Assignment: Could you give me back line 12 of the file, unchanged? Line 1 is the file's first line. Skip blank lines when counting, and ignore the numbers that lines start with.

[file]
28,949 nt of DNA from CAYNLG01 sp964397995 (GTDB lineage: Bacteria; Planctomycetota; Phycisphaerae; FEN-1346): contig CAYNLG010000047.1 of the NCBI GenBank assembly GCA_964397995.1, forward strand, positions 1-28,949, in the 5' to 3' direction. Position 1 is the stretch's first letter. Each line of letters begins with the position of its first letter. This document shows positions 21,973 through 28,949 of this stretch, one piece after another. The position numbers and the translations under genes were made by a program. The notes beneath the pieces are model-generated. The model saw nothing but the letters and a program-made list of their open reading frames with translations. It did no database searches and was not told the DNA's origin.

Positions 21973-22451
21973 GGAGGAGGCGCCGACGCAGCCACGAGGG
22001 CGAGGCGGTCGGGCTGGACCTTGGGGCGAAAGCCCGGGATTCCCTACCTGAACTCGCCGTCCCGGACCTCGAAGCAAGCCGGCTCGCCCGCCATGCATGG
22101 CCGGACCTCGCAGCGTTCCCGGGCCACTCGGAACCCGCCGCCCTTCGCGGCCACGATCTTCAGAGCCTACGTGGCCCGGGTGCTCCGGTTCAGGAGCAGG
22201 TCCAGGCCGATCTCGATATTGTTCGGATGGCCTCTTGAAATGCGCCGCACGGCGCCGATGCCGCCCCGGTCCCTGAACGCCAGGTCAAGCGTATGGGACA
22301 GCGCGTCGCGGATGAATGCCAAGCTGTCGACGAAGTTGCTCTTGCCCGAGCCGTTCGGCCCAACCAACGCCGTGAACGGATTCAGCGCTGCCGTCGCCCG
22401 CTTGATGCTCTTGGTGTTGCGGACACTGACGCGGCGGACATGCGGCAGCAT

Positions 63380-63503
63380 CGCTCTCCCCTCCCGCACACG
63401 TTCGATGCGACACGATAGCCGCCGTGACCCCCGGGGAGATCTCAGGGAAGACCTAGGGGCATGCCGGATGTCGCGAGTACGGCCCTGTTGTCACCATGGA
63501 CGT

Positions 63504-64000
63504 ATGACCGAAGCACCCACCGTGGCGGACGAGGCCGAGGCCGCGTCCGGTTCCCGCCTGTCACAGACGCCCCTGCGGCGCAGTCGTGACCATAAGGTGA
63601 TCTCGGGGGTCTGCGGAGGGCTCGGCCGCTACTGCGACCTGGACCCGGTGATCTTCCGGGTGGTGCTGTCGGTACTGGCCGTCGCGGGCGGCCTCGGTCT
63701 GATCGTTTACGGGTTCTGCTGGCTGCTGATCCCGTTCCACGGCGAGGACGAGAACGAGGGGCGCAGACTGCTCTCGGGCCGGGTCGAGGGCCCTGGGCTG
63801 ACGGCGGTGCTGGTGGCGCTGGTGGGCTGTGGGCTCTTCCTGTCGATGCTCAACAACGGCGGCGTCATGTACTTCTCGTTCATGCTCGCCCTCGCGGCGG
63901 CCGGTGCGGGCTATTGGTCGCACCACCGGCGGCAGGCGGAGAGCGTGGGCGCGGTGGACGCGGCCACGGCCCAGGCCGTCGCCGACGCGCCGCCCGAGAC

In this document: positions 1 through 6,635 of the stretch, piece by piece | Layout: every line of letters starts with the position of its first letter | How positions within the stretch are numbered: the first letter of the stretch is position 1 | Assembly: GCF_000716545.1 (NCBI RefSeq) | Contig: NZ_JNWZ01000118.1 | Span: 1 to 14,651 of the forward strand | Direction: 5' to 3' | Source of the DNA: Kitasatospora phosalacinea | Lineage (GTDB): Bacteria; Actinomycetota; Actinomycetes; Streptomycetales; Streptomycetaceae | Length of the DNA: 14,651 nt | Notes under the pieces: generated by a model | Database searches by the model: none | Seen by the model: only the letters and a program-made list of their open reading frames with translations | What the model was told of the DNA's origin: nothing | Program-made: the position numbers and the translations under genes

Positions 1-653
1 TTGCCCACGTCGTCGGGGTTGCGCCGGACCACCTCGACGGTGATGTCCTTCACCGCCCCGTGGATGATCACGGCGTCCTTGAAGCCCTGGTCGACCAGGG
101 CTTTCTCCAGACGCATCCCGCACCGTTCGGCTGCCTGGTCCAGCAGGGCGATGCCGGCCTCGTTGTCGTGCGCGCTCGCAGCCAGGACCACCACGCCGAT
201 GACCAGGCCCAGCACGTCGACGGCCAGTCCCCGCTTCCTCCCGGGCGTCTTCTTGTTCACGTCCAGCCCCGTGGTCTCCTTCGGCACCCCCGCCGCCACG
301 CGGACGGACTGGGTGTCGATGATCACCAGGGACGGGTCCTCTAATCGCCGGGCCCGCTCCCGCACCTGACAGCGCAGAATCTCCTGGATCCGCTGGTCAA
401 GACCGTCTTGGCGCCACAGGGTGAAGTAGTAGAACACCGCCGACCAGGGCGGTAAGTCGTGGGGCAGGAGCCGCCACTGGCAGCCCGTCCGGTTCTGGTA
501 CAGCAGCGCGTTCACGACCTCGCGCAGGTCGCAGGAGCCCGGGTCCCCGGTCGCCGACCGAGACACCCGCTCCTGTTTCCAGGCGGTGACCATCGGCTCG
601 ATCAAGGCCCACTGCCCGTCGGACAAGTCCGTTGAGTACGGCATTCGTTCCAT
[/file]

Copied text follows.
63501 CGT